Luckily we can do what we do, learn as we go along, accept or throw out the various 'rules', and enjoy our own process as well as the creations of others. I like the 'rebellion' in the work of Nick Lenz, the naturalness of Walter Pall, the creations of Qingquan Zhao (Penjing), the spiritual nature of Goshin, and I can go on and on. In the end, it really is what an individual likes, no matter what it is called.

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Re: FORMAL DISPLAY

Post  Rob Kempinski on Wed Apr 22, 2009 4:06 am

Geof wrote:Hello All,
When we view bonsai we use important parts our eyes! To my eye the scroll is to big and needs to move to the left a bit to leave space between the tree and the scroll. I agree with Will the accent could come forward. I just attended a critque with Isao Omachi and Hideko as translator. Omachi said everthing supports the tree. So I don't understand how the scroll should be the primary focus in a BONSAI display. It is my understanding a tokonoma is a sacred place in a Japanese home. Mike is creating this on a table so he must follow that criteria.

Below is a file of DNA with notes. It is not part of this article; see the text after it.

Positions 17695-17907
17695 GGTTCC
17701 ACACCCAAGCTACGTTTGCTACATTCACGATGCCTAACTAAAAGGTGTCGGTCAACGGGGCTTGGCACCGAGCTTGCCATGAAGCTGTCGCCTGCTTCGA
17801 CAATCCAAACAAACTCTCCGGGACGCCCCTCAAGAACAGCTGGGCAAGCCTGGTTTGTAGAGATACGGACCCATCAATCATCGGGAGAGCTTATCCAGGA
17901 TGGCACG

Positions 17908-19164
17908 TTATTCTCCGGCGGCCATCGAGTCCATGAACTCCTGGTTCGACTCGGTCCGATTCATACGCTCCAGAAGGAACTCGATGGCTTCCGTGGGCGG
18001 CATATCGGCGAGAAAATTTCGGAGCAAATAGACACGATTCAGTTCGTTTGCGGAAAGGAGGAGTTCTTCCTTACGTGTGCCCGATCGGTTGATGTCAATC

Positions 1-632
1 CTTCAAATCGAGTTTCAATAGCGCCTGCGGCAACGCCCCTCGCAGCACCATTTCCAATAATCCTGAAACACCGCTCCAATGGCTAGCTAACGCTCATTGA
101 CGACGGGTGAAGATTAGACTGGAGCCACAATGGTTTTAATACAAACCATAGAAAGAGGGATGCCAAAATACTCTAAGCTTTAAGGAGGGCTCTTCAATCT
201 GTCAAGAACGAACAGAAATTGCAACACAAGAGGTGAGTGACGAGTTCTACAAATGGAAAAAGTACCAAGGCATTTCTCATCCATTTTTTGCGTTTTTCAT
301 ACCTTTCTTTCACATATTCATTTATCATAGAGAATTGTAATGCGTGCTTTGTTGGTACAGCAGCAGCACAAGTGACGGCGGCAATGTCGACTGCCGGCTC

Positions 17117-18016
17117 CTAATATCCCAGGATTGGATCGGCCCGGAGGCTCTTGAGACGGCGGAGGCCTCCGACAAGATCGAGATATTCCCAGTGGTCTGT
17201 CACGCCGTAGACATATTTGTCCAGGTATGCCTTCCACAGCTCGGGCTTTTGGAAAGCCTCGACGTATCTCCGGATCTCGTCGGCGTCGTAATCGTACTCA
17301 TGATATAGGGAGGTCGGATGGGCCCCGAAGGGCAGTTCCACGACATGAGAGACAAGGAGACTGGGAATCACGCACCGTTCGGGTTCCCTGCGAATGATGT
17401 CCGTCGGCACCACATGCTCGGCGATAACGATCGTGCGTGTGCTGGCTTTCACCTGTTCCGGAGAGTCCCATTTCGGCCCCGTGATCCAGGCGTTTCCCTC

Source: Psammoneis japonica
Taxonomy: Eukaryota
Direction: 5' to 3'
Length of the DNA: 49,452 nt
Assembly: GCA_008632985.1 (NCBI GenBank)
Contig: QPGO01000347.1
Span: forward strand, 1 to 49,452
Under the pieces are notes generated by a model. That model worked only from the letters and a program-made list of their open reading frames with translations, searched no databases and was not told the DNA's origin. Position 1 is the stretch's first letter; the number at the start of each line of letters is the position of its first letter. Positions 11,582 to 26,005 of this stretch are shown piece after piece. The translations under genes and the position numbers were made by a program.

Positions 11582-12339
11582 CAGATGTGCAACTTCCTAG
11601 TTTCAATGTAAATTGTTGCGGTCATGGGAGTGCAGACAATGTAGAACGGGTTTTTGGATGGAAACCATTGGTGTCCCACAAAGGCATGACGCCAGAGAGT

I am a Nick Lenz student and Nick is a master of naturalistic trees. Penelope has been discussed many times and when Nick saw her he thought she needed an umbrella. That is what the tree represents.